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Los Angeles herald. [volume] (Los Angeles [Calif.]) 1890-1893, June 08, 1891, Image 6

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The Salvation army was largely rein
forced by visiting recruits on Saturday
evening, and held a big and noisy meet
ing at the barracks.
Lots of people spent yesterday at the
neighboring sea shore resorts.
A corral for burros has been fitted up
at the foot of the new trail to Mount
Wilson. The daily 'bus line from Pasa
dena will soon be in operation.
A rehearsal of the Bohemian Girl will
be held this evening under the direction
of Professor Wilde of Los Angeles.
The ladies' central committee of the
Y. M. C. A. will meet at 3 o'clock this
afternoon at the Association reading
room. A full attendance is requested.
Mr. Painter's motor car made a suc
cessful trial trip Saturday morning.
Both members of the firm of Brenier
& Crosby accompanied the butchers'
excursion to San Diego yesterday.
Company B will hold a regular weekly
drill tonight.
Health Officer Sherk has been author
ized by council to publish an annual
health report.
No finer day can be pictured than was
Prof. T. S. C. Lowe is expected home
shortly from Colorado Springs.
This is the day fixed for Mr. Rea, of
the state railroad commission, to render
a decision in the local rate matter.
The district conference of the Metho
dist, church, Los Angeies district, met
this week in University church. The
conference opened on Monday night
•with a sermon by Rev. E. A. Healy of
Long Beach, and lasted during Tuesday
and Wednesday. Considerable business
was transacted and many profitable dis
cussions took place. It was well at
tended by the ministerial brethren, and
their reports showed the Methodist
church to be in a flourishing condition
throughout Southern California. Dinner
was served to the visiting preachers on
both days by the University ladies, and
was much enjoyed by the visitors, al
though the chicken dinner was non est.
A visit to the college was made by the
conference in a body on Wednesday
Memorial day was not celebrated to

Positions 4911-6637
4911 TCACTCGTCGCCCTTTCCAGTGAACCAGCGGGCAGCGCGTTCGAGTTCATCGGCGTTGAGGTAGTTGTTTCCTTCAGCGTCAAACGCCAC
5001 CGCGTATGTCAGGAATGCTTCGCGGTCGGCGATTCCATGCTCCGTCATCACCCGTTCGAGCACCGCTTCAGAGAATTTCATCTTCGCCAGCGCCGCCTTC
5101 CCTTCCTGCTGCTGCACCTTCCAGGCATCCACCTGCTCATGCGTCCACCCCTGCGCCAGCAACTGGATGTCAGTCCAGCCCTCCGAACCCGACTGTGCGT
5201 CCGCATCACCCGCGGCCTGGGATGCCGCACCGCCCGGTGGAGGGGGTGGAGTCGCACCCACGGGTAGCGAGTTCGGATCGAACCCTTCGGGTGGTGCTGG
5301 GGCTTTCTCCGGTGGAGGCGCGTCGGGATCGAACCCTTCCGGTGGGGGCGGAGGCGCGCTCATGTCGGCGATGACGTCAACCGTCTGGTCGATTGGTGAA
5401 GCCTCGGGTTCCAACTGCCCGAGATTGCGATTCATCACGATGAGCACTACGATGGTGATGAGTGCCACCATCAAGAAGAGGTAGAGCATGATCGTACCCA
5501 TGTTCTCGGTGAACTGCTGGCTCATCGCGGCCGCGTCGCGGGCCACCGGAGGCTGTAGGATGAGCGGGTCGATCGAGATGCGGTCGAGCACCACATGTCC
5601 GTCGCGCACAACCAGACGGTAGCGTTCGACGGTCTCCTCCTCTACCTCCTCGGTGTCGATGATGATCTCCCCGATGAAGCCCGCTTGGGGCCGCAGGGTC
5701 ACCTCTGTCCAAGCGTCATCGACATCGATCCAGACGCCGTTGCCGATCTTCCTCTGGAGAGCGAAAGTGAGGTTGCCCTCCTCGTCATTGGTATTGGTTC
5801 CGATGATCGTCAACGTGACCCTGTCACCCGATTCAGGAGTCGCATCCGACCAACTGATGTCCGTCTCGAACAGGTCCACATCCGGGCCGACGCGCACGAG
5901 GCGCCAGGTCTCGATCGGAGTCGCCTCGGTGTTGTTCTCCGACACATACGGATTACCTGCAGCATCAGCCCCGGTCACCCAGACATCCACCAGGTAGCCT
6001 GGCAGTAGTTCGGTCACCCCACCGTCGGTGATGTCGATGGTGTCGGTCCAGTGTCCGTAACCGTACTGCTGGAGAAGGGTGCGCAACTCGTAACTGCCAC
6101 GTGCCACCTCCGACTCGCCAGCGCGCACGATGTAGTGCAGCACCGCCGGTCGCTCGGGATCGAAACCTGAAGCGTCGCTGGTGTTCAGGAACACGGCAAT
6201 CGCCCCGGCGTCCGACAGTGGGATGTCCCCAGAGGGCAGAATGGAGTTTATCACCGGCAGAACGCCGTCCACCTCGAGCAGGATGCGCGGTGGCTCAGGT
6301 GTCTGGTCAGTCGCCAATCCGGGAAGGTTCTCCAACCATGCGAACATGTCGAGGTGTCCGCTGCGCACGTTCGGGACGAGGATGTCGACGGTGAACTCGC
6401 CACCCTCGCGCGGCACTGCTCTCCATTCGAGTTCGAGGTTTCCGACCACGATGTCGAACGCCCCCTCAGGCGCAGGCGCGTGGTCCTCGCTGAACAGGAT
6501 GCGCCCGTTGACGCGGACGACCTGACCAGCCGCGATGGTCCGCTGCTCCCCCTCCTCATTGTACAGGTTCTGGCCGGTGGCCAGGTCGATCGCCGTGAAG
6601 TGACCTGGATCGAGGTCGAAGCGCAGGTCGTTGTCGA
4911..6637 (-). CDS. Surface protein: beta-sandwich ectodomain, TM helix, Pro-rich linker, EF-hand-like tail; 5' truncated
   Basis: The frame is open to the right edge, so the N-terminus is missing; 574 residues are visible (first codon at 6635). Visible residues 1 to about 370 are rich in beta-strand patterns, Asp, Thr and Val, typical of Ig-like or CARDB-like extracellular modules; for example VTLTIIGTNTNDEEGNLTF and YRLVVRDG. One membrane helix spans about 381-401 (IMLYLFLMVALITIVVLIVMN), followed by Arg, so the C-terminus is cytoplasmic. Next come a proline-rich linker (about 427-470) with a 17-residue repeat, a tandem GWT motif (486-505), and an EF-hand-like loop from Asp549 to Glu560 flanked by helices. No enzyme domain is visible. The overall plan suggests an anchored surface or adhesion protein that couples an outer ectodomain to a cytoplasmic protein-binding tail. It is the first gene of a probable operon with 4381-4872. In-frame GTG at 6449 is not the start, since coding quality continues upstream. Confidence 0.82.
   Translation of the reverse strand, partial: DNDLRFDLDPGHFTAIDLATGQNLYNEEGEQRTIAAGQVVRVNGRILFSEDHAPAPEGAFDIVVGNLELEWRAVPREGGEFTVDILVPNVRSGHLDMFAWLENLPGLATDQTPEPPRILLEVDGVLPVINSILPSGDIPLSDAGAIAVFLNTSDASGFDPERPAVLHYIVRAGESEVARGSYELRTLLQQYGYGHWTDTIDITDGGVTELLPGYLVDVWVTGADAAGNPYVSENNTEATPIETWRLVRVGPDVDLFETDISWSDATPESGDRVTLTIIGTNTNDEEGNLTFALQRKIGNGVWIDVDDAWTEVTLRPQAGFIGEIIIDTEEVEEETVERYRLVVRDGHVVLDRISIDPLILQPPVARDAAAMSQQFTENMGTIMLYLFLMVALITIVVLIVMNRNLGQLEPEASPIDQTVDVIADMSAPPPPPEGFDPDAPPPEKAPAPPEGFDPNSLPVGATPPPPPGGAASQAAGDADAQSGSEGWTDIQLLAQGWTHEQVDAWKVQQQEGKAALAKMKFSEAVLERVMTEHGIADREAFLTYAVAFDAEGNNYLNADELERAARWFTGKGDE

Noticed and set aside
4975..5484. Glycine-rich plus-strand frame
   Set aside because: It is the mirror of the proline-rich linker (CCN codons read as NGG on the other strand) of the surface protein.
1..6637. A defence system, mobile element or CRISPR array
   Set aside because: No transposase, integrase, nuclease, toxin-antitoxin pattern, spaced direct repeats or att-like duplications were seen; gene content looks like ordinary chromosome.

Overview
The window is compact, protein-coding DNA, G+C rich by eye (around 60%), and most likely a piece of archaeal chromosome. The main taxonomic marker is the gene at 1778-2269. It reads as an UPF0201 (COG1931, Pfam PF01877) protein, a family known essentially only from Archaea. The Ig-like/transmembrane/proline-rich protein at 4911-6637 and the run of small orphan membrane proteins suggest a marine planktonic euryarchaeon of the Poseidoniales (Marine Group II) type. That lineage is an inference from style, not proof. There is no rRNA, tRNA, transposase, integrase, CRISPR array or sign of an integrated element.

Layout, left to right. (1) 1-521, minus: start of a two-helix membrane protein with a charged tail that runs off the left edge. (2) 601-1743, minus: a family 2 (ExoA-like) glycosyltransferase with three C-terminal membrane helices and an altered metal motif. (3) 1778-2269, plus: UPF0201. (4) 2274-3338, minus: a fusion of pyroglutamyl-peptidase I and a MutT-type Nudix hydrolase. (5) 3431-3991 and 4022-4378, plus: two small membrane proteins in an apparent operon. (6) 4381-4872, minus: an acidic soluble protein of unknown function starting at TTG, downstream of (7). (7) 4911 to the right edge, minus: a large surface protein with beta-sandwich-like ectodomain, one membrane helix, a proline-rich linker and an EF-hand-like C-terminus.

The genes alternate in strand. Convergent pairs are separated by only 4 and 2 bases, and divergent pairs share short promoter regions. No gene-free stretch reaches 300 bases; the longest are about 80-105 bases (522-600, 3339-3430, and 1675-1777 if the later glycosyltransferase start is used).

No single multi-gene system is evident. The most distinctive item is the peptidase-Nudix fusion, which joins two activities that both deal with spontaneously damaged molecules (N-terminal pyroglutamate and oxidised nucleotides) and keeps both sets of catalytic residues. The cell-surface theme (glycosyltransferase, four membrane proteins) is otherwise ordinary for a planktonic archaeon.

any great extent in this place. The Lit
erary, Musical and Social club went on a
picnic to Laurel cation on that day.
Dr. H. Sinsabaugh will soon remove to
his new home on Loma Drive. He has
traded his property here for that place.
Frank B. Harbert has gone east.
Dr. George Cochran lectured Friday
evening in University chapel, on Lite in
Japan. As he spoke from experience in
that country, his lecture was of unusual
interest. He told of the family life, the
habits and customs of the Japanese, as
well as tbe history of that country.
The Simpsoniau society met Friday
night at the home of Mr. Cochran, on
Athena street. A large number of the
society members were present, as it gave
them a chance to visit Los Angeles' es
thetic suburb and to have a promenade.
F. W. Folchard was elected school
trustee of University district last Tues
day. He is his own successor.
County examinations begin Monday
morning at the University public school.
The festival of war songs was held in
University chapel Saturday evening. A
large number of attractions were on the
programme and successfully carried out
by the best local talent.
Saturday was an exceedingly warm
day, the very reverse of the May
weather. L.
June 6th.
Wyatt Earp and David Nagle Meet
in San Francisco.
The presence of Wyatt Earp in the
city was not remarked on extensively by
any of the newspapers, says the last
number of the San Francisco Wave. This
was an oversight, as Earp enjoys an en
viable repuWtion as an exceedingly
"bad man." He is one of the famous
Earp brothers, whose handy manner of
shooting has brought death to many in
offensive denizens of Arizona. When
Mr. David Nagle committed burglary on
the life of ex-Judge Terry, Earp was in
terviewed on the subject of the
deputy marshal's courage and cool
ness, and spoke of the same in a
sneering and supercilious way. Nagle
and Earp knew each other well, and the
former never attempted to draw a
weapon within sight of Wyatt. When
Nagle was deputy sheriff of Tombstone,
I believe, Earp came riding into town,
his belt full of weapons and his eye
shedding blood. The sheriff told Nagle
to disarm him.
This was an office that no one had
sought, and Mr. Nagle did not fancy it.
He met Earp in a saloon.
"Hullo, Wyatt." he said. "How are
The bad man admitted he was feeling
"Say, Wvatt, I want your guns," said
Nagle. "The sheriff thinks you'll do
some damage with them."
"Oh, you want the weapons, eh?" re
marked Mr. Earp.
"Yes, but only until you get ready to
leave town, you know."
"Well, Dave," Mr. Earp said, quietly,
"there's just one way you can get them,
and that's to start in and 'scrap' for
them. Get right out there, make your
fight, and if you can shoot them off me
you can have them."
Nagle thought a moment. "Wyatt,"
he said at last, "I guess you'll be all
right. There won't be any need of giv
ing up the weapons. Have a drink?"
It was thought there would be a fight
when Earp and Nagle came together in
this city, as the remarks the former
made on the deputy-marshal's reputa
tion for courage were of an exceedingly
disagreeable character. Earp himself
was not inclined to look on the matter
with any trepidation, but his mends,
who had heard that Nagle was "looking
for him," bade him beware. The men
met. Nagle rushed h\P to Earp, seized
his hands, shook themVwarmly and dis
appeared. He was not seen until Earp
had left town, but I am tffJd he is looking
for the bad man from Arizona. Earp's
father is, I understand, jif stice of the
peace in Colton, this stat\. where his
brother Jim is constable. 'Wyatt and
Morg Earp were two of the i»'orst men
in the territory; and Wyatt onl y
become peaceful in the same \ manner